While most look at summer as a time to relax or save money, it’s also an important time and opportunity for growing, both personally and professionally.
The summer vacation, should students opt for taking a break instead of slogging through summer classes, isn’t really about taking a break. It is an opportunity to be productive—to have a job and make some money. But it’s also an opportunity to try some new things in the field you’re studying. Not only will it round out your resume, but it also gives you a chance to discover what you like and don’t like about yourself or your current major.
If you decide that what you are doing isn’t for you it’s is not necessarily a bad thing. It is better you learn that now, before you’ve committed several more years of college to something that might not be for you.
If you do take a job, keep a few things in mind.
First, it’s easy to get trapped in the high school mindset, where all you’re after is a job that provides you with money.
There’s more to it than that now. Sure, you want the job that provides the best wage you can get, but there’s also something else to consider: the opportunity costs.
Opportunity costs are the idea that you consider the alternatives to what you want to do to get a bigger picture of the “relative value” of something.
Let’s say you’re tasked with buying clothes for interviewing for an internship or summer job. You think you have a chance at the job and you really want to wow your prospective employer with how professional you are. But you only have $100 to get dressed head-to-toe.
Depending on your gender, this can be a bit more difficult. You may have some elements of the outfit on hand, but they don’t match with the affordable options on your local department store’s clearance racks. So what do you do? Spend all $100 on a brand new matching outfit or spend $80 on a new shirt and tie and go to thrift shopping for new slacks? What is that $20 worth to you at that time?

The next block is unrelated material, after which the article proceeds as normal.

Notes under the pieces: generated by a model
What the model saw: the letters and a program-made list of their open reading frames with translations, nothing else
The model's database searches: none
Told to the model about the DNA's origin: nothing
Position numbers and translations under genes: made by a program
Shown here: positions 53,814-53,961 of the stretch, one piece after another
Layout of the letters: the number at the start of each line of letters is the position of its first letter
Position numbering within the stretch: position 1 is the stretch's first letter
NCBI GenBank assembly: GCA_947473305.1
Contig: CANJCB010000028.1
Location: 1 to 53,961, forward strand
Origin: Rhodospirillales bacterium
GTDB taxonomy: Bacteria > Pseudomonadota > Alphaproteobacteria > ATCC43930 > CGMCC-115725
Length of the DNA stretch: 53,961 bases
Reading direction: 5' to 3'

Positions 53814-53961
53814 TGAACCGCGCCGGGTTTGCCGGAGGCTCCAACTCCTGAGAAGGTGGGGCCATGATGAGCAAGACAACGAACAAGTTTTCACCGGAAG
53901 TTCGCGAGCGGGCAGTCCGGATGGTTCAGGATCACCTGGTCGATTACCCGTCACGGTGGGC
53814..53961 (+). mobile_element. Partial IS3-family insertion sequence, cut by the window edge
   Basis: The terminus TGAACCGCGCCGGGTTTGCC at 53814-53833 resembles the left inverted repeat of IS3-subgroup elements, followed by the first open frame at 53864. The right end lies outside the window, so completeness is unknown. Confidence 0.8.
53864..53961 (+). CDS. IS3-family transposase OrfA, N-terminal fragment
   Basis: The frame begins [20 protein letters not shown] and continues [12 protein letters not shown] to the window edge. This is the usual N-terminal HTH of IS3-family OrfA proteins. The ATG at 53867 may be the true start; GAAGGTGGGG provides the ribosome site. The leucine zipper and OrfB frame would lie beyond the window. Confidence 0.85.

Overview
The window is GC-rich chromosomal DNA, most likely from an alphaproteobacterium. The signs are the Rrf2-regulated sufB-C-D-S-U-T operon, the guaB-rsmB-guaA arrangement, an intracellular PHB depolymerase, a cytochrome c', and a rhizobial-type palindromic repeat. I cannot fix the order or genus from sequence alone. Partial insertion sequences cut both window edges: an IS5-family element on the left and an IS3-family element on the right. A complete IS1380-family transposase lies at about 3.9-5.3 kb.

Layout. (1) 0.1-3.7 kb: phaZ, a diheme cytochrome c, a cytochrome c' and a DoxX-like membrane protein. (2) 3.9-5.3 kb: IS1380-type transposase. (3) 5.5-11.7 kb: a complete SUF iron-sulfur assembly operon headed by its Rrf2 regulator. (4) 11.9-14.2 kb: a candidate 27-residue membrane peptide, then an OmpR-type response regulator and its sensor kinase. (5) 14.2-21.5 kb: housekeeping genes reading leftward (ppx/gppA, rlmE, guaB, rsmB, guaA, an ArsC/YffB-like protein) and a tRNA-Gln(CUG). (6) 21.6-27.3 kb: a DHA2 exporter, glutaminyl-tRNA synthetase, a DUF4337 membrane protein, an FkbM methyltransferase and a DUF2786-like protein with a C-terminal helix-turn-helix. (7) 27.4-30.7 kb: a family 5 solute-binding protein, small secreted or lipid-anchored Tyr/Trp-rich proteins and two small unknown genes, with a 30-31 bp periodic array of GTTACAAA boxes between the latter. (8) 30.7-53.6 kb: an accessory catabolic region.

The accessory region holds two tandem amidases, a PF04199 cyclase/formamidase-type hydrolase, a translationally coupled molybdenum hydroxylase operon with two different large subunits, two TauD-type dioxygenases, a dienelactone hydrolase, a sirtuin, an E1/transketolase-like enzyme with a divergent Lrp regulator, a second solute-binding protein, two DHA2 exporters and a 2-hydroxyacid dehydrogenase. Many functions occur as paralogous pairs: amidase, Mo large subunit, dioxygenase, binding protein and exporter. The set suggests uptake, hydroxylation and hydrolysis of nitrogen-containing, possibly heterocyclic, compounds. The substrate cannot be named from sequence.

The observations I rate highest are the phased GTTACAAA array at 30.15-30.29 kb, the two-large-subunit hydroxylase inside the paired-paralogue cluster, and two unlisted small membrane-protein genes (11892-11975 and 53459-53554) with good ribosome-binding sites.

The same idea applies to opportunities you have during the summer.
Sure, you might make more money going back to your regular restaurant job at Cracker Barrel, Logan’s or Buffalo Wild Wings, but you give up the opportunity to work an entry-level job in your profession, such as a freelance correspondent for your community newspaper.
It pays less, or it may not even pay at all, but if you don’t take the entry-level job you miss the opportunity to get your foot in the door.
Isn’t the wiser decision to forgo the restaurant job now, take the entry-level career job and make more money in the future through earning potential? That’s the question every student has to think about and make a decision on when it comes to summer jobs.
If you end up working in a field you’re studying and you enjoy it that can also open up opportunities once the campus becomes lively again in the fall. You could have the ability to use what you learned during the summer to benefit not just the campus, but also the community of Richmond.
The city is billed as having more than 31,000 residents, but nearly 5,000 are added through students staying in the dorms, so the demand for resources and workers grows on the city.
Unless you grew up in an urban area, I’m sure Richmond has more opportunities while you’re here in college than you would have at home.
If you reach your senior year and graduate with a high GPA, while working a 20 to 30 hour part-time job in the career field for your major, it really shows that you have a good ability to multitask and you have more than just a high GPA alone.
Ultimately, opportunity costs but it could provide a payout in your future. Don’t waste your summer, get out, experience life.